Iowa DHS documents record a startling list of incidents at the father’s home: Among many, the father recently pressed on the wheelchair-bound twin’s nose until it bled, resulting in one of the founded-abuse determinations; during that altercation, the father is described as splitting the child’s lip, hitting him with a belt and causing a rug burn on his head. On another occasion, the dad poured hot sauce down that boy’s throat while the girlfriend pressed her elbow into his neck to ensure he swallowed it. A social worker recounts watching the father smash a sandwich onto the blind boy’s forehead, purportedly to get him to eat his lunch. The girlfriend has stuffed a cloth down one boy’s throat to silence him. Punishments include cold showers.

Social workers describe quasi-military discipline. “I’m trying to instill values like honor, loyalty and courage in my children,” the father said. “If that’s wrong, then a lot of parents are wrong.”

Judy Yellowbank, who is Winnebago and the program director at Four Directions Community Center, likened the twins’ treatment to torture. She charged that there’s a double standard in child welfare. “Native parents would be behind bars if they had committed the child abuse and neglect that these two white caregivers have,” Yellowbank said.

Following the recent kicking incident and subsequent abuse finding, Iowa DHS recommended returning the twins to their father’s home, with the caveat that the live-in girlfriend no longer be primary caregiver. When asked how that set-up would work from a practical point of view, the father refused to answer.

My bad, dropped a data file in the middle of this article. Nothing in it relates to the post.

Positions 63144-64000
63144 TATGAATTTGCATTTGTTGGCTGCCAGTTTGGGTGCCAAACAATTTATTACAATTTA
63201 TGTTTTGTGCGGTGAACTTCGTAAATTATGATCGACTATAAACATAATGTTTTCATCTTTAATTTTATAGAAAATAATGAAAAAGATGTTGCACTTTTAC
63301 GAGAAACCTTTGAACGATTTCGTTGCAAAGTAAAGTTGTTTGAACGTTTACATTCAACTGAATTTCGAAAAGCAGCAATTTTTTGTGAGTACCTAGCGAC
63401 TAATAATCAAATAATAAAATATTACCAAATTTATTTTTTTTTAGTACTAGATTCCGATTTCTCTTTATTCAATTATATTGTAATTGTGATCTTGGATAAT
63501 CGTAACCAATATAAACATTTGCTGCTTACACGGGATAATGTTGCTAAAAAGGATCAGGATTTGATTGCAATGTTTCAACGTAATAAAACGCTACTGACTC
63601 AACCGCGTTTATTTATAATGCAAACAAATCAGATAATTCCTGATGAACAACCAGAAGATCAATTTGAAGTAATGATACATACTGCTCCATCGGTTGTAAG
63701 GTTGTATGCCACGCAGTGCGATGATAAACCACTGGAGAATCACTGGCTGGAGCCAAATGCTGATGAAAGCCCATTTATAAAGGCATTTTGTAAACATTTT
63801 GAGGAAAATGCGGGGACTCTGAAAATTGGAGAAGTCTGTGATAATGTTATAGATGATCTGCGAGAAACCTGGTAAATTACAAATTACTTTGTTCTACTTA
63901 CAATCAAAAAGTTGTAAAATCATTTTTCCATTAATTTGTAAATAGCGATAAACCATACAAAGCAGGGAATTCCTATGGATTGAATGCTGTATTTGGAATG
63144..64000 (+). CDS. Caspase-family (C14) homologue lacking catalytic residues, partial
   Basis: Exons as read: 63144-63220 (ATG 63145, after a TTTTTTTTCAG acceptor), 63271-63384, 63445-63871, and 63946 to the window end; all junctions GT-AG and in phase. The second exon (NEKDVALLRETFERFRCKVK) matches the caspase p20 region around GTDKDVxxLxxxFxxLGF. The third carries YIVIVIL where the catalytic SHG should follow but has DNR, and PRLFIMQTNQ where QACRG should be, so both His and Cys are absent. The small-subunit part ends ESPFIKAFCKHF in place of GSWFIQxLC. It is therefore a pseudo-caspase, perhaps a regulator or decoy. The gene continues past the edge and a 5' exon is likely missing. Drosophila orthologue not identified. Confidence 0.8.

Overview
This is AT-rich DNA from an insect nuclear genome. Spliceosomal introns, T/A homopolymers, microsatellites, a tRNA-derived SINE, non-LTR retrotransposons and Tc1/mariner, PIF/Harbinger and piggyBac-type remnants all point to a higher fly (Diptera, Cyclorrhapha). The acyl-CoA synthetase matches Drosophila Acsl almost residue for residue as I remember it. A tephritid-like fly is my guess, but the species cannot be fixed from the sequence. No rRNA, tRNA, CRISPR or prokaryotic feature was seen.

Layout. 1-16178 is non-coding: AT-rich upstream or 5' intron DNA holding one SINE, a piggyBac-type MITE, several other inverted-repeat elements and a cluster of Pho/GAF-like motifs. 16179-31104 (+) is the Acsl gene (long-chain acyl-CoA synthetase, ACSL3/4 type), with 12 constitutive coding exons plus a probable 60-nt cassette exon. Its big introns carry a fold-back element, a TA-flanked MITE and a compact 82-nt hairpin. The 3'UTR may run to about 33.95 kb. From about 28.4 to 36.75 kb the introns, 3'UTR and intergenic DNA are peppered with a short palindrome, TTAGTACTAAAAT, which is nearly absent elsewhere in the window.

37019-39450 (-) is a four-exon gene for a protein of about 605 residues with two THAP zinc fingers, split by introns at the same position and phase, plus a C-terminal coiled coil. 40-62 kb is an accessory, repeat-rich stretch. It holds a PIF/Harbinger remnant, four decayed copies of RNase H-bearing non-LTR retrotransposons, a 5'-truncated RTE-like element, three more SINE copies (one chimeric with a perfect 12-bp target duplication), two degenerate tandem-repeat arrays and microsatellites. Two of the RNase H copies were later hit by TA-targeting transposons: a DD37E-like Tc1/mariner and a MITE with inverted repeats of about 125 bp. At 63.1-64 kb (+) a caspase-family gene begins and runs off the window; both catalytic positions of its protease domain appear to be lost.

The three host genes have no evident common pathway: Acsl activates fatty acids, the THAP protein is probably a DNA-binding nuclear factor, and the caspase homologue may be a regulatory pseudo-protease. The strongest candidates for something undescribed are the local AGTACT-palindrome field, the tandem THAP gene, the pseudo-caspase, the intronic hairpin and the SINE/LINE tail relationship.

One of Eby’s attorneys, Judy Freking, of LeMars, Iowa, asked, “What is the purpose of a child-abuse investigation if, upon concluding that abuse occurred, DHS does not get involved, and DHS does not offer any services to correct the problem that led to the abuse of these boys?”

The father is determined to get the kids back, saying Iowa can provides them more services than rural Nebraska, where the Ebys’ farm is. He recently went to Iowa juvenile court, claiming that his ex-wife was keeping the boys in Nebraska because of “extreme hostility” toward his girlfriend. The judge agreed, writing in an order issued this past September, “It’s apparent this animosity has been a factor.” The judge noted the father’s claim that he had “fully and properly cared for the boys.” The order does not mention the existence of the founded abuse and neglect rulings or any criminal investigation.

In October, a district court judge issued an arrest warrant for Eby. She learned of it when it pinged into her email from the Iowa courts’ online system. “I couldn’t cry because my sons were here. I called Faron. He came home from work and sat with the boys, so I could get myself together. Faron has been such a powerful support in all this. We both want the boys living on the farm with us.”